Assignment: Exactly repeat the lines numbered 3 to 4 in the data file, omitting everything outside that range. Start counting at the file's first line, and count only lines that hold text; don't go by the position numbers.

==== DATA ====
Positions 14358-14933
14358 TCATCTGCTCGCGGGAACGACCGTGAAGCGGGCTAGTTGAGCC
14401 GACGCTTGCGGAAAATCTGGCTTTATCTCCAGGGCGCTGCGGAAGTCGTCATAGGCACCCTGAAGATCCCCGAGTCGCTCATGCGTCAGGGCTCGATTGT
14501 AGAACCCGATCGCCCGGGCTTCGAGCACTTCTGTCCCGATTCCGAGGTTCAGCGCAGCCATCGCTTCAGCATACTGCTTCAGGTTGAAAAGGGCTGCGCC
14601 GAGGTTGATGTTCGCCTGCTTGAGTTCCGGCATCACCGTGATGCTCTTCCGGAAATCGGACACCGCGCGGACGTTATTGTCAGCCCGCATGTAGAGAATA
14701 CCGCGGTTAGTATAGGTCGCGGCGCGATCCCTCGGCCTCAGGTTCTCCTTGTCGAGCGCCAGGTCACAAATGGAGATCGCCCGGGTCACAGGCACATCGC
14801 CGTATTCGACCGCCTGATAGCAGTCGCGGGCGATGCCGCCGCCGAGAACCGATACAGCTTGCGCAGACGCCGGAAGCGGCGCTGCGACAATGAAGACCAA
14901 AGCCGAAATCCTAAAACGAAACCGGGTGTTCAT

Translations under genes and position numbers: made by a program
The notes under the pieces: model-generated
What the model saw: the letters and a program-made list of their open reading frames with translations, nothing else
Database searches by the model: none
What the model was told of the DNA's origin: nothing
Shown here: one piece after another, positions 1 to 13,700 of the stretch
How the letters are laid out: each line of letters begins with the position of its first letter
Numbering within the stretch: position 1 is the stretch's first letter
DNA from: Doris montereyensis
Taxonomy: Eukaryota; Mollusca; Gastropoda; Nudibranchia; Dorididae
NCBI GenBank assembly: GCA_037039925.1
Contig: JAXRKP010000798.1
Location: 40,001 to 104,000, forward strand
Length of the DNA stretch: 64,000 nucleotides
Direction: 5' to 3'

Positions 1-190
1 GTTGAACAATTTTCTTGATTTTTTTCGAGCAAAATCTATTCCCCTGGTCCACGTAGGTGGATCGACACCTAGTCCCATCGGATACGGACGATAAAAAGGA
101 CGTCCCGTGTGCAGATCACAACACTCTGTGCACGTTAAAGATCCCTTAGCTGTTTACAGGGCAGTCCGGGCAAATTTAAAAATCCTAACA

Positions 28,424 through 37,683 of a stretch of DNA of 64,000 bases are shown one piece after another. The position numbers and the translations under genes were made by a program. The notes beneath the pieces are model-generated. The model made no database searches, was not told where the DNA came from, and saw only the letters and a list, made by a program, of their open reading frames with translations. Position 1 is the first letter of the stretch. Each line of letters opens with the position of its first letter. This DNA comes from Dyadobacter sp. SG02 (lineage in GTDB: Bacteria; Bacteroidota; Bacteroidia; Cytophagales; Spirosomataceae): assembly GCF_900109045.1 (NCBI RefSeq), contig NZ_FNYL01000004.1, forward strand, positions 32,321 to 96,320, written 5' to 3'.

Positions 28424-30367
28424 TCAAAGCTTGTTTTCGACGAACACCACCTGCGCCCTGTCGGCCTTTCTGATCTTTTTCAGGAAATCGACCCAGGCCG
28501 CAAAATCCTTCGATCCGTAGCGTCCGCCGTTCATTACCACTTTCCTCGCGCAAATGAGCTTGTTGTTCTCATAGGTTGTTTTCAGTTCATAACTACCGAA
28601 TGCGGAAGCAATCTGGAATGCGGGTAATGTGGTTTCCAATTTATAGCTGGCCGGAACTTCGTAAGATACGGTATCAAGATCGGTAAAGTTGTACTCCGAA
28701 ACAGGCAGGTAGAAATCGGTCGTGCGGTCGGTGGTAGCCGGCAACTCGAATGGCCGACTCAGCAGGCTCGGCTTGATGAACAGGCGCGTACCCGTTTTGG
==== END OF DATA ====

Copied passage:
14401 GACGCTTGCGGAAAATCTGGCTTTATCTCCAGGGCGCTGCGGAAGTCGTCATAGGCACCCTGAAGATCCCCGAGTCGCTCATGCGTCAGGGCTCGATTGT
14501 AGAACCCGATCGCCCGGGCTTCGAGCACTTCTGTCCCGATTCCGAGGTTCAGCGCAGCCATCGCTTCAGCATACTGCTTCAGGTTGAAAAGGGCTGCGCC